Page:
Since fish is one of the richest natural sources of methionine, eating fish provides both a direct source of creatine as well as an adequate supply of dietary methionine for new creatine synthesis.

Vegetarians: Vegetarians, whose animal protein intake is low, typically express lower than "normal" creatine levels. Creatine might therefore be advisable for athletes who purposefully restrict their animal protein intake.

4. How does creatine get into muscle?
From the blood creatine is transported into skeletal muscle by special transporter molecules on the muscle surface. The activity of these creatine transporters is influenced by the availability of creatine. For example, elevated plasma creatine interrupts creatine uptake into skeletal muscle via these transporters. The new production of creatine from amino acids is also stopped by elevated plasma creatine. These are examples of normal feedback regulatory processes that are common in biology. However, how exogenous creatine supplementation influences these processes in humans is still an open issue. This is why it is often recommended to periodically stop taking creatine to let the body recuperate (see Question #7).

Transporter function is also regulated by other physiological processes. For example, creatine transporter activity is enhanced by co-ingestion of highly glycemic foods, an effect mediated by insulin release. Therefore, taking measures to improve one's insulin sensitivity should enhance creatine uptake into skeletal muscle.

5. Do all muscles respond the same to creatine?
Not all muscle types respond equally to creatine supplementation. Muscles can be loosely described as either fast or slow. As the name implies, fast muscle fibers mediate abrupt movements. Fast muscle fibers are also those that pre***inantly use creatine energy production. Hence, explosive movements respond best to creatine supplementation.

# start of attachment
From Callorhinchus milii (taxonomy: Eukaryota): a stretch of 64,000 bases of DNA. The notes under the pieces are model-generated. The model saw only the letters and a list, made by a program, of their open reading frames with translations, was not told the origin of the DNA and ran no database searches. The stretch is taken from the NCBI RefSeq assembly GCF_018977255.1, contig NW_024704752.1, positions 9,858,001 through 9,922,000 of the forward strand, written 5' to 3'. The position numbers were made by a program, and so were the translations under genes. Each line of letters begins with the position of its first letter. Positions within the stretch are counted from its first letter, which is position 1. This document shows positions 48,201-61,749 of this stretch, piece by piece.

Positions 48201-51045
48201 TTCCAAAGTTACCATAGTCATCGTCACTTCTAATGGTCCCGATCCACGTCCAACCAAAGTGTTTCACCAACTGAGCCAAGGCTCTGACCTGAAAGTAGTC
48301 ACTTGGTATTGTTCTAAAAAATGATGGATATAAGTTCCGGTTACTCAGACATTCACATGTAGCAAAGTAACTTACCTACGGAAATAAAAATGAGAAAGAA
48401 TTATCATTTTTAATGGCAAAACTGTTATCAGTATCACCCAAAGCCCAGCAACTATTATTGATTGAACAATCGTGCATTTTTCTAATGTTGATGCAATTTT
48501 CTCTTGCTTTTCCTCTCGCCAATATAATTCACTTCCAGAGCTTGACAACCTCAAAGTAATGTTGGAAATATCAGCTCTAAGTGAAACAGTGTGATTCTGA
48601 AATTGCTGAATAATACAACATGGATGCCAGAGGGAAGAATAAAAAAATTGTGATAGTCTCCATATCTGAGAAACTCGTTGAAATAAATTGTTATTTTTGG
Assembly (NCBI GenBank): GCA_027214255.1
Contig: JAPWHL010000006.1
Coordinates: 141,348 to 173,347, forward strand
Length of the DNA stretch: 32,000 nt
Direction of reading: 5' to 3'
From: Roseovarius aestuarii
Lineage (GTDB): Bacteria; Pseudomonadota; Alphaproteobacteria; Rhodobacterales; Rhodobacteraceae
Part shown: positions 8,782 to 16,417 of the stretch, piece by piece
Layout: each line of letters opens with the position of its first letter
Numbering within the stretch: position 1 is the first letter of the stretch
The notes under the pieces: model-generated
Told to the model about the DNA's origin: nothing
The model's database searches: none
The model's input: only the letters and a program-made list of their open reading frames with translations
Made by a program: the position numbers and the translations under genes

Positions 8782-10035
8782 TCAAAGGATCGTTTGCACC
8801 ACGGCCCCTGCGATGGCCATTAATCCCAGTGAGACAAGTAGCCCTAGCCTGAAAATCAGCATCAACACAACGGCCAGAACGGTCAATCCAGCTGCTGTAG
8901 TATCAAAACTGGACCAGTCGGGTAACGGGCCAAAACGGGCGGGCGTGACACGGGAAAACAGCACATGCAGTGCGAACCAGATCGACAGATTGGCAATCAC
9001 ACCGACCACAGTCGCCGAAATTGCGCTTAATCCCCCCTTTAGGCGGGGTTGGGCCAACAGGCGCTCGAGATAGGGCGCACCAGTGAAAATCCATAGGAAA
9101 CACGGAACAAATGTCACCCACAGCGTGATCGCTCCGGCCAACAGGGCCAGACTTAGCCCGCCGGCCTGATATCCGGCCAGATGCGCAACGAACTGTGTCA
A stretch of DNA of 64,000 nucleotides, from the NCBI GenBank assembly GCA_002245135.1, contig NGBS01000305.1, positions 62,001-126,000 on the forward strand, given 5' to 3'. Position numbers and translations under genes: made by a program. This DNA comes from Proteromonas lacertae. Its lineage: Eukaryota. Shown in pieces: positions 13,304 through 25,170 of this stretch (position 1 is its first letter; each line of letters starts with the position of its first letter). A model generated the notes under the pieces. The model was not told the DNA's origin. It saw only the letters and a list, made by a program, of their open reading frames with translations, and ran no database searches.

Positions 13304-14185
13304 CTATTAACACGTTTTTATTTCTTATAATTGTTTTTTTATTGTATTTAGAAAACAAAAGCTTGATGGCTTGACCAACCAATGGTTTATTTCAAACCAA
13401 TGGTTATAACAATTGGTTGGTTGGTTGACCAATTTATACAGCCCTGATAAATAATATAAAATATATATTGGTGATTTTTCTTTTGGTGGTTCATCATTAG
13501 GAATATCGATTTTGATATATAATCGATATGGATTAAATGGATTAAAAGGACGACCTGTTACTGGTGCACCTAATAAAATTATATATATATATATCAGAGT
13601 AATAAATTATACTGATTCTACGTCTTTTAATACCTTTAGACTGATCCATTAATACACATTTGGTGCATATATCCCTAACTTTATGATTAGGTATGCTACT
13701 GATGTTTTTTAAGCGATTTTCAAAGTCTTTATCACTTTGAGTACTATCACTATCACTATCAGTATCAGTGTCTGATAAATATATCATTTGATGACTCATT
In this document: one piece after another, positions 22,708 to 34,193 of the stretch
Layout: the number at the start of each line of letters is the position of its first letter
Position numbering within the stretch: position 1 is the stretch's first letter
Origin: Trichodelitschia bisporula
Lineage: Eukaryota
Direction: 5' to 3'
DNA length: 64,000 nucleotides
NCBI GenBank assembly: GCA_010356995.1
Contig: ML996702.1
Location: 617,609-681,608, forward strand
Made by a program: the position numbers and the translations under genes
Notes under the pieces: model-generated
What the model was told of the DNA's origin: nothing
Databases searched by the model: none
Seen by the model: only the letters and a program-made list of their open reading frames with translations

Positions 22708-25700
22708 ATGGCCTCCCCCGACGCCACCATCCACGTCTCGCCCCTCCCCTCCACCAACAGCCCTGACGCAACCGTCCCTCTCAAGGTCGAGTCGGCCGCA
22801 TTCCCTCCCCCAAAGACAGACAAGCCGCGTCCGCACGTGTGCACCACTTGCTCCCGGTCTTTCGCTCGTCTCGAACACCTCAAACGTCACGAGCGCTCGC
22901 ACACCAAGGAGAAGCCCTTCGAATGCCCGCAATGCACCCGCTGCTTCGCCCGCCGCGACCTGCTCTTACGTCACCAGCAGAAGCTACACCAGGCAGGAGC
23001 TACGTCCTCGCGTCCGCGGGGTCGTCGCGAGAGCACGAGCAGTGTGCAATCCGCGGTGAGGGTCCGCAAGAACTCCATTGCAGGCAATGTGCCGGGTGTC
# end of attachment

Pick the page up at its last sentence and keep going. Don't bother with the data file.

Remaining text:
Slow muscle fibers, on the other hand, do not rely that heavily on creatine energy production. Slow muscle fibers are also those that play an important role during endurance exercise. It follows that endurance tasks are influenced less by creatine supplementation. In addition, many endurance sports may be adversely effected by the increase in weight associated with creatine supplementation.

6. Does everyone respond to creatine?
Not everyone responds to creatine supplementation. It is estimated that 20-30% of the population are nonresponsive to creatine use. This isn't to say that many "nonresponders" couldn't convert to "responders" given the right circumstances. Taking creatine with highly glycemic sugars helps in many instances.

It is also important to note that persons with naturally high creatine levels typically benefit less from creatine supplementation. Furthermore, the benefits your percieve from creatine use depend on the exercise task being used to measure its effectiveness (see Question #5). There is also some indication that creatine may be less effective in children and the elderly. (see Question #10) Finally, simple, every day, dietary habits, such as alcohol and caffeine consumption, can profoundly influence creatine's effectiveness.